Costume Jewelry: Collecting For Profit

Costume Jewelry: Collecting For Profit

The first time costume jewelry appeared in the United States was shortly after World War I. Purchased in small French boutiques by soldiers about to return from the war, the inexpensive but dazzling fashion jewelry was an immediate hit with the women back home. As new designs featuring a host of new semi-precious stones and unique materials were released, it caused a rapid rise in popularity. These bright and vibrant pieces became ubiquitous fashion accessories during the roaring twenties with American companies dominating the landscape. Some of the most popular American manufacturers of costume jewelry include:


An Antique costume piece is any piece of jewelry that does not prominently feature precious metals (though some feature silver and may be gold plated) or gemstones while also being mass produced. The cheap jewelry could be purchased for a fraction of what the fine pieces cost. Essentially, the fashion pieces became the “cheap” alternative to similarly designed fine pieces made of out precious metals and displaying precious gemstones like sapphires or rubies.

Virtually any vintage costume bracelet, necklace, or pendant could be purchased for $4-10 in most cases prior to World War II. Poor sales and the Great Depression forced some manufacturers to close their doors. Surprisingly, however, a lot of the companies survived and did quite well after the second world war.

All-time record sales were seen all throughout the 50’s-60’s thanks in no small part to advertising advances like television. Today, high quality costume pieces are more popular than ever and make great gift for young girls, teenagers, and even adults just looking to add some diversity to their jewelry collection.

Despite costing relatively little when first launched, vintage fashion jewelry produced in the years 1920-1970 potentially are worth many times their initial value. Incredibly, there are many pieces being sold in flea markets for a few bucks while being worth hundreds! There are three main things that help determine the value of vintage costume jewelry:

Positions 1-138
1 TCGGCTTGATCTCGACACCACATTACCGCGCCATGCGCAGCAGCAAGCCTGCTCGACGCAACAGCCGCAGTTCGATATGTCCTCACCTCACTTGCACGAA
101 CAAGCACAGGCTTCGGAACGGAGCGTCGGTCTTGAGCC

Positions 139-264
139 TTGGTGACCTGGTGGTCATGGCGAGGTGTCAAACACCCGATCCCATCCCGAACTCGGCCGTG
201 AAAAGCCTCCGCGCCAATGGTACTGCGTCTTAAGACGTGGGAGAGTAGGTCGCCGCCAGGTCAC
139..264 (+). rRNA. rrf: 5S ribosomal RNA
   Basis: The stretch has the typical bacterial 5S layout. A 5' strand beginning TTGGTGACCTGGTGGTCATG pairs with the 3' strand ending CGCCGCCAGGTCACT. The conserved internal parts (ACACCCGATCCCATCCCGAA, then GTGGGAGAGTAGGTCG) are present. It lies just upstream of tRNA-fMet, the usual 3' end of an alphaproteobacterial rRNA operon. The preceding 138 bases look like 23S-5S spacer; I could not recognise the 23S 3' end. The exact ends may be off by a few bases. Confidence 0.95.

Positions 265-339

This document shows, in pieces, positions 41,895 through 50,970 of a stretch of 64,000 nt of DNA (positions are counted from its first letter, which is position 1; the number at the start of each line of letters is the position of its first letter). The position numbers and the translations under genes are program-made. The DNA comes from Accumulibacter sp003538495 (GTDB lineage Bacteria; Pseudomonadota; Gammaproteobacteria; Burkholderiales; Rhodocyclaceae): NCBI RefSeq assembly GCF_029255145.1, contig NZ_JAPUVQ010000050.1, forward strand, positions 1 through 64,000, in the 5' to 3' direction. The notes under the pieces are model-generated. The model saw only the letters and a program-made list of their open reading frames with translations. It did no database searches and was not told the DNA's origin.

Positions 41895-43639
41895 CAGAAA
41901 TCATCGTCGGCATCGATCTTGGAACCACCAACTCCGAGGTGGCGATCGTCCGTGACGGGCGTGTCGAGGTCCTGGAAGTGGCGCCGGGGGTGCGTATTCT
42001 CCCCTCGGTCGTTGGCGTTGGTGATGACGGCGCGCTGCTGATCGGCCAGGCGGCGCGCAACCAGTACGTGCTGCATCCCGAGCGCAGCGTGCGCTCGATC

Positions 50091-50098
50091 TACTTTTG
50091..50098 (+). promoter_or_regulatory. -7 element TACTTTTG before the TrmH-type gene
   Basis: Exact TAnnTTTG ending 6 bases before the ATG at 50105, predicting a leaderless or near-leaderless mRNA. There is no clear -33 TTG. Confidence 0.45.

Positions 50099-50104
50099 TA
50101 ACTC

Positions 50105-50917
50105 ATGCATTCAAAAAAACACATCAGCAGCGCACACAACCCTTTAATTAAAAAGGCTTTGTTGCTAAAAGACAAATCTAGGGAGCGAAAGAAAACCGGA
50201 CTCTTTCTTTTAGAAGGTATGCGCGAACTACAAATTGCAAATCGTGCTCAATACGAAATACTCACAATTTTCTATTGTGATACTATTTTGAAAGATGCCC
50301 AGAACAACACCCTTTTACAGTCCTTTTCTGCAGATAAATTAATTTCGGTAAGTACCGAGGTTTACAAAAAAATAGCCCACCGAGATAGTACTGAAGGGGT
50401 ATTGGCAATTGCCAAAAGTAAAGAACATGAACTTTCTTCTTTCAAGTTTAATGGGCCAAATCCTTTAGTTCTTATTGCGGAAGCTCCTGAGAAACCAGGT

Available Supply
Material Quality

Indeed, there were dozens of companies competing in this massive market but they produced jewelry in varying quantities. There were the larger companies such as Coventry and Coro who quite often produced thousands of pieces in each design. Then again, you also had manufacturers such as McClelland and Barclays who produced much smaller volumes. Accordingly and when all other factors are held constant, such pieces made by them both rarer more prized by collectors. Doing your homework is important because even the large players produced some designs in small quantities making them more valuable than typical pieces from the company.

Without question, stone quality is a large variable when it comes to assessing the value of a piece of vintage jewelry. While none of the stones would be considered “precious” in the traditional sense, there were companies that manufactured pieces using superior quality semi-precious stones and gemstones, such as:


Eisenberg is famous for using exceptional stones so finding a piece that is not already high-priced is very difficult. However, it is still possible to find an inexpensive yet valuable an unsigned one. Focus your efforts on locating pieces by Weiss, Bogoff, and Hollycraft as they tend to be somewhat undervalued on the market and thus make a better investment.

Other than the stones and materials, the quality of metal and craftsmanship will factor into the value of a piece. Manufacturers known to consistently craft superior pieces were:


If you develop a sharp eye and really learn how to identify the unsigned vintage pieces by top manufacturers like Eisenberg, you can really turn a hefty profit just by browsing e-Bay and flea markets. In many cases, the vendors don’t realize the value of the piece and a buyer can have it for pennies on the dollar.

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